Blogging a Book: Well Done, Aspie Writer!

ImageI like a good success story, even if it’s not my success story.

In October of 2012, I talked about Nina Amir’s wonderfully succinct how-to book, aptly called How To Blog a Book. One of my blog followers commented on the post; she asked a question and stated that she thought blogging her memoir might be the way to go.

Jeannie Davide-Rivera (you may have seen her as Aspie writer in the comments) said she was going to do it. And she did.

Twirling Naked in the Streets and No One Noticed (Growing Up With Undiagnosed Autism) is Jeannie’s story from her earliest memories to her life today. And what an interesting, compelling, and often heart-wrenching story it is.

Though I’ve worked with autistic middle schoolers, these were kids on the far end of the spectrum and I must admit, I had little success at communication and often had little understanding of their world. Having known them, I thought this was the most common face of autism. 

But those who have been diagnosed with Asperger’s Syndrome are also living with the challenges of autism. And it’s a number that’s growing daily.

Twirling Naked in the Streets was an eye-opening read for me. From Jeannie’s earliest memories of childhood as a somewhat happy, free-to-be-me (yet definitely quirky and particular) preschooler to her journey as an adult who finally understood the years of depression, years of job-hopping, the years of trying to be like everyone else (and miserably failing), I learned something about Asperger’s on every page.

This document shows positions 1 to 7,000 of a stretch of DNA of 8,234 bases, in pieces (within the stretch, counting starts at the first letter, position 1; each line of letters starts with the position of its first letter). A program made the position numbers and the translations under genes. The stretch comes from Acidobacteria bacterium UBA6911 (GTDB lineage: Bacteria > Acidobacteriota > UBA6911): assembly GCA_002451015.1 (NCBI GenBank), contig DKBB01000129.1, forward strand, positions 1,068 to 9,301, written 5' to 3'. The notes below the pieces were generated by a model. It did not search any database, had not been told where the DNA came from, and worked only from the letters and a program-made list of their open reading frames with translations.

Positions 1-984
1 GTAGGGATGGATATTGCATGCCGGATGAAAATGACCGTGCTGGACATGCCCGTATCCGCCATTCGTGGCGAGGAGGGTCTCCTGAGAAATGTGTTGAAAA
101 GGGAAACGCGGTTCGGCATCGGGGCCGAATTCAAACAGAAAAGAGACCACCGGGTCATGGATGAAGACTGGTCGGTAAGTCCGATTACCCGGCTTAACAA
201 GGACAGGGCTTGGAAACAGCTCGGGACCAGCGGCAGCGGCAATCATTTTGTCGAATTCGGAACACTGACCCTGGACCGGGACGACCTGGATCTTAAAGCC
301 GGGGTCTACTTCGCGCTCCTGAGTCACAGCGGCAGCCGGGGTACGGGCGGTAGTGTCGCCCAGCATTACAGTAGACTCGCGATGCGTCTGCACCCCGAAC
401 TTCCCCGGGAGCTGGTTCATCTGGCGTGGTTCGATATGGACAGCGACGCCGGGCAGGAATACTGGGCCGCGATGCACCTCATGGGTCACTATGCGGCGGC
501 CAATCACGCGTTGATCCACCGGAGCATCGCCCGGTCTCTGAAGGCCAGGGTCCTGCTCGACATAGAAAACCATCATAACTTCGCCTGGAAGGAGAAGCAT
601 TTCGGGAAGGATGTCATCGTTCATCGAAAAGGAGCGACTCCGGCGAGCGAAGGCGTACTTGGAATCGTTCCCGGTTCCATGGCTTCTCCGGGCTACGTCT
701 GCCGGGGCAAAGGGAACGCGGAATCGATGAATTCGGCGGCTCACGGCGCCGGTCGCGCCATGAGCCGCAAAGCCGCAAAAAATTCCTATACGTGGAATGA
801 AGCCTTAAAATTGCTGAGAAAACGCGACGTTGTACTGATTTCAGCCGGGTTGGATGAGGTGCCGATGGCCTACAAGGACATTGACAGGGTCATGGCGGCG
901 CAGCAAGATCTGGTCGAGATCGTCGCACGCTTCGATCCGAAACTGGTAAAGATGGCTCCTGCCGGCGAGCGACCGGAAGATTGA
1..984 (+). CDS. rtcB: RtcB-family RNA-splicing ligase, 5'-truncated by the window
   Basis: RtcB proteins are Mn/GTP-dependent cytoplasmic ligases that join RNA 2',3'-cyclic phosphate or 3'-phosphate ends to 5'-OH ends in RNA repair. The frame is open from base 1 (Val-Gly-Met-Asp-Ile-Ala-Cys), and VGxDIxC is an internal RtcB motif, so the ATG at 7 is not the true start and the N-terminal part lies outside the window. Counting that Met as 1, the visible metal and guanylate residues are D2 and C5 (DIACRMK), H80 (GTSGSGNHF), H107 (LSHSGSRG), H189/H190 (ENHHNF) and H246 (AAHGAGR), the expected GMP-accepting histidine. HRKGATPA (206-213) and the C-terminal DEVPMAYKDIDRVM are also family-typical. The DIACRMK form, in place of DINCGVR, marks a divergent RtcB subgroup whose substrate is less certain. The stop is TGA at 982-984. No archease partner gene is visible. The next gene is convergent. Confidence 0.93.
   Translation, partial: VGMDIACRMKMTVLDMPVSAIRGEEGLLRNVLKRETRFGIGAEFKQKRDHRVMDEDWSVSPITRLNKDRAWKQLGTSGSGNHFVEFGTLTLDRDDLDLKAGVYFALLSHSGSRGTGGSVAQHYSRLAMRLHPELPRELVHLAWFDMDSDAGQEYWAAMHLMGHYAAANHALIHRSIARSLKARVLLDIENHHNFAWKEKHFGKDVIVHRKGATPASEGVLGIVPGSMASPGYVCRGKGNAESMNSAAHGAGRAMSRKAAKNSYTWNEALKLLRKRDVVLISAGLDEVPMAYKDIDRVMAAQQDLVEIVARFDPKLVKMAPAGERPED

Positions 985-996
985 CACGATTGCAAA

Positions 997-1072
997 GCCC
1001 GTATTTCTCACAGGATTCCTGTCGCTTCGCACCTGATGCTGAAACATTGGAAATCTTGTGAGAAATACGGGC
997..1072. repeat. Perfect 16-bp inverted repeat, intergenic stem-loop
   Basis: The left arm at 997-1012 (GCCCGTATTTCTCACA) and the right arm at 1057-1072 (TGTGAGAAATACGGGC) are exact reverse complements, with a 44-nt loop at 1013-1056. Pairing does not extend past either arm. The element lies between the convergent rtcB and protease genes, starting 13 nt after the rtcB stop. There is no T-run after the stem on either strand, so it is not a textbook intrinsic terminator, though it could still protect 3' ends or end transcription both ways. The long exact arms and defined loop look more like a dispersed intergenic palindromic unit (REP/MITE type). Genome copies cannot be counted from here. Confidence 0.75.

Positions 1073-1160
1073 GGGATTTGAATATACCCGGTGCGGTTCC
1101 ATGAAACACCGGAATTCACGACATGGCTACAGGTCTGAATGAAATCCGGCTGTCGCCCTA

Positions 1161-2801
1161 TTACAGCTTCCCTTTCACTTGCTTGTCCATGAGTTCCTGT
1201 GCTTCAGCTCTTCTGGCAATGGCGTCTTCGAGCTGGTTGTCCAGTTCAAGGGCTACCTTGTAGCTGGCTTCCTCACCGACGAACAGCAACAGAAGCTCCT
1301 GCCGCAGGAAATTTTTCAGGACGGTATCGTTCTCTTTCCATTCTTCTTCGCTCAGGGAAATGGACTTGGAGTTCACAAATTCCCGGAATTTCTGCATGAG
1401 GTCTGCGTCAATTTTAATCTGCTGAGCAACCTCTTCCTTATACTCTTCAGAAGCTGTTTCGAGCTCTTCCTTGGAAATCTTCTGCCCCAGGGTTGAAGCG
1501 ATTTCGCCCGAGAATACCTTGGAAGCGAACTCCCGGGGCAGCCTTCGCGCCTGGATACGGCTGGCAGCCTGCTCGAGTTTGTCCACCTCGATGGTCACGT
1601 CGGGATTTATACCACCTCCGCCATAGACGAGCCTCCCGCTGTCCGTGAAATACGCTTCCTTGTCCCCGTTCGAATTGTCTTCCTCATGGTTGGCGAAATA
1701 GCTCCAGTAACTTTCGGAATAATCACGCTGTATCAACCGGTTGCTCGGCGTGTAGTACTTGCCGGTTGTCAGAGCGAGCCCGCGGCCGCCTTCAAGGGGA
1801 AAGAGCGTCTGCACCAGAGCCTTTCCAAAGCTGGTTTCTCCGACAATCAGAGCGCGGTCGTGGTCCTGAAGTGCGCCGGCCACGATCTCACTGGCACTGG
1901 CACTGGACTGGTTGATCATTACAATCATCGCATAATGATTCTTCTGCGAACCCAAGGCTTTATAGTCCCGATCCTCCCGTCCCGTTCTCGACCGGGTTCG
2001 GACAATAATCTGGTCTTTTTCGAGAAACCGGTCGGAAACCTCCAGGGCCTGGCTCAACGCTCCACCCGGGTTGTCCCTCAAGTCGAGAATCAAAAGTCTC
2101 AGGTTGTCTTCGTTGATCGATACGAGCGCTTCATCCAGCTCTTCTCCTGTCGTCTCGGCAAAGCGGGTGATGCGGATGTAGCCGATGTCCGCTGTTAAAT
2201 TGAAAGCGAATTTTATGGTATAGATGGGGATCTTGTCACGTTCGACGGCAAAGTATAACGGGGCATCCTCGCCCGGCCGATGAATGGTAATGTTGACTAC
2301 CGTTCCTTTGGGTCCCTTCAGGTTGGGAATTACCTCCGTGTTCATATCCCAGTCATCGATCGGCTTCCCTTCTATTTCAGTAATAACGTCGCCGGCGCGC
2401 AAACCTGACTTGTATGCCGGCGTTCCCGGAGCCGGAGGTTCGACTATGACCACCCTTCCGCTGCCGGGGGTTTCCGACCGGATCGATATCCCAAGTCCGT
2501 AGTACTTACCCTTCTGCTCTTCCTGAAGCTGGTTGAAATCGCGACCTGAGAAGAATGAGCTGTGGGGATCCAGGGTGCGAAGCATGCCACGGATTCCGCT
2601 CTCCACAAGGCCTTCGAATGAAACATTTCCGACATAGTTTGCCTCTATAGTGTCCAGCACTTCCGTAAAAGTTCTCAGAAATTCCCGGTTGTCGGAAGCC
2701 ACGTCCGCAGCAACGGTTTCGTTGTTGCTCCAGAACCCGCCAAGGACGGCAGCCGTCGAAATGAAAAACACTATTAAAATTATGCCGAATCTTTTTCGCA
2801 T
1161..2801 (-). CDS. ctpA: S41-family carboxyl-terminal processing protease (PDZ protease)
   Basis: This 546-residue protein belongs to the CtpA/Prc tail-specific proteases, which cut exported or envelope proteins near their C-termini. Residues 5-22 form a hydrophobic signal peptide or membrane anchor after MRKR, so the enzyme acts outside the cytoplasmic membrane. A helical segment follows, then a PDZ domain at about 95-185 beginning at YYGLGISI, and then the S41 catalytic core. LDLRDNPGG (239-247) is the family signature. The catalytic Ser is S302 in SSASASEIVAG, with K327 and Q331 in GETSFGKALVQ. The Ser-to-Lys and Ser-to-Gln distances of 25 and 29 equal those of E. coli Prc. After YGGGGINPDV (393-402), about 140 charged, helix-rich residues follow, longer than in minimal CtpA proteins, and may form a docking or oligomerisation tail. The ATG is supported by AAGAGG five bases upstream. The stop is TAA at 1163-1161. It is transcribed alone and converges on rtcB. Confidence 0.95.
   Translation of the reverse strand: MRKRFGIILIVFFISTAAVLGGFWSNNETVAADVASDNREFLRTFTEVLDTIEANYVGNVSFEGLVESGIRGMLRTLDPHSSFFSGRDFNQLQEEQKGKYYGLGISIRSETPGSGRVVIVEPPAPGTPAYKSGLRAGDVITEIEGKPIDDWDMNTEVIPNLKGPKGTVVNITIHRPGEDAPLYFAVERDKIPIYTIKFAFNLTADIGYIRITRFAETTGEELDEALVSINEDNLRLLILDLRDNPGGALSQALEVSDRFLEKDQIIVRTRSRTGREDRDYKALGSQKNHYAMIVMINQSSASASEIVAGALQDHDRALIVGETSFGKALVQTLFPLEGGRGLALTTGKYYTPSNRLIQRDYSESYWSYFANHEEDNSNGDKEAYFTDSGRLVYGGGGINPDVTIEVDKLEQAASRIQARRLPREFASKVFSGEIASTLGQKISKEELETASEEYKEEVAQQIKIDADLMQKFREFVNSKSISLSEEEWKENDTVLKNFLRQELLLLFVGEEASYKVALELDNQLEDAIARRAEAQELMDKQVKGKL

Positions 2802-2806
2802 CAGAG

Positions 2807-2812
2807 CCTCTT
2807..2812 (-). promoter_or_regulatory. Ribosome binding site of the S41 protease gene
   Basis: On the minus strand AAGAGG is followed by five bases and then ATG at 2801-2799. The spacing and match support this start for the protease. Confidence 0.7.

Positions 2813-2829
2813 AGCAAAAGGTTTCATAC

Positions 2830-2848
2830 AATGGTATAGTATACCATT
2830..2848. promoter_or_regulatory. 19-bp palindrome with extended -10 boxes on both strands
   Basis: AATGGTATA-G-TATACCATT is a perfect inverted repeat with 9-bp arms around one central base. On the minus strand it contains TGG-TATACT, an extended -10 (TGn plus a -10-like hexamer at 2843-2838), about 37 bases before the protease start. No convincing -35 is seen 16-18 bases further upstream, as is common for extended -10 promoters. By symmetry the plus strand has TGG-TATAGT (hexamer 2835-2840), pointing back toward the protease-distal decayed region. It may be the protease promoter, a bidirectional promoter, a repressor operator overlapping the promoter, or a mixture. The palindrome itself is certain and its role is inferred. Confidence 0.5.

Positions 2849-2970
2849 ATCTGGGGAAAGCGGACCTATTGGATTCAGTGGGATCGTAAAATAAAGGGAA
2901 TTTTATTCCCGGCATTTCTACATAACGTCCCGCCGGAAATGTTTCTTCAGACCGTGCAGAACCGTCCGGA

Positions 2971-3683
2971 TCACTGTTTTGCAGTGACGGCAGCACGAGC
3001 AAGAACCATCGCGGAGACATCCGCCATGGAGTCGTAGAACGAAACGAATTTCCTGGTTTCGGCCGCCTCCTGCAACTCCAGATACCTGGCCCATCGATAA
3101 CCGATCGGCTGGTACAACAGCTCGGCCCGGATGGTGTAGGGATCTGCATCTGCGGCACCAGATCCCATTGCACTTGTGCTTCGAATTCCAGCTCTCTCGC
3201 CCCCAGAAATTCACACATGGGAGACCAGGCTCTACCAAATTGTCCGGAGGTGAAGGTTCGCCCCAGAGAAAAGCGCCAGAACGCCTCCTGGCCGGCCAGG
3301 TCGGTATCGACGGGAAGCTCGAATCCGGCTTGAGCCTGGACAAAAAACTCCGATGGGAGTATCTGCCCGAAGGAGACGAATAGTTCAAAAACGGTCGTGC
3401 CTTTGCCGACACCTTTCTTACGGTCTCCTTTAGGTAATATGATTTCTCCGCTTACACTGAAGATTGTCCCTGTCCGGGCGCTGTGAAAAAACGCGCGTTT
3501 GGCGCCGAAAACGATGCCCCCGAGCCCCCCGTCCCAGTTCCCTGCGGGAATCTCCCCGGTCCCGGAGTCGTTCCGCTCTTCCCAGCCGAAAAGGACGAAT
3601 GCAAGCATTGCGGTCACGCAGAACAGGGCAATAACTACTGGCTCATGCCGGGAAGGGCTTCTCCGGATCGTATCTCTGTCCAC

And I thought of all the people out there–the ones with Asperger’s, or Obsessive-Compulsive Disorder, or addictive behaviors or any number of mental health challenges–who struggle daily to fit in a neuro-typical world. Maybe it’s the middle-aged cashier you speak to at the grocery store, or the young mom sitting next to you at the park, or the teenage boy in your neighborhood who works as a dog-sitter. Lord knows, life is hard. But perhaps it’s just a little bit harder when your brain doesn’t work quite like other people’s brains.

I’m so glad Jeannie sent me a copy of her book. I’m glad for her success as a writer, of course, but I’m also very glad to know a little more about the face of autism. If you want to know more, visit her blog (where she blogged her book!).

Jeannie’s world changed for the better when she read a book about an autistic character and realized she was reading about herself. I wonder who will read her book and find himself or herself in the pages? Who will write their success story because one person was brave enough to share her journey?

Well done, Jeannie, and thank you!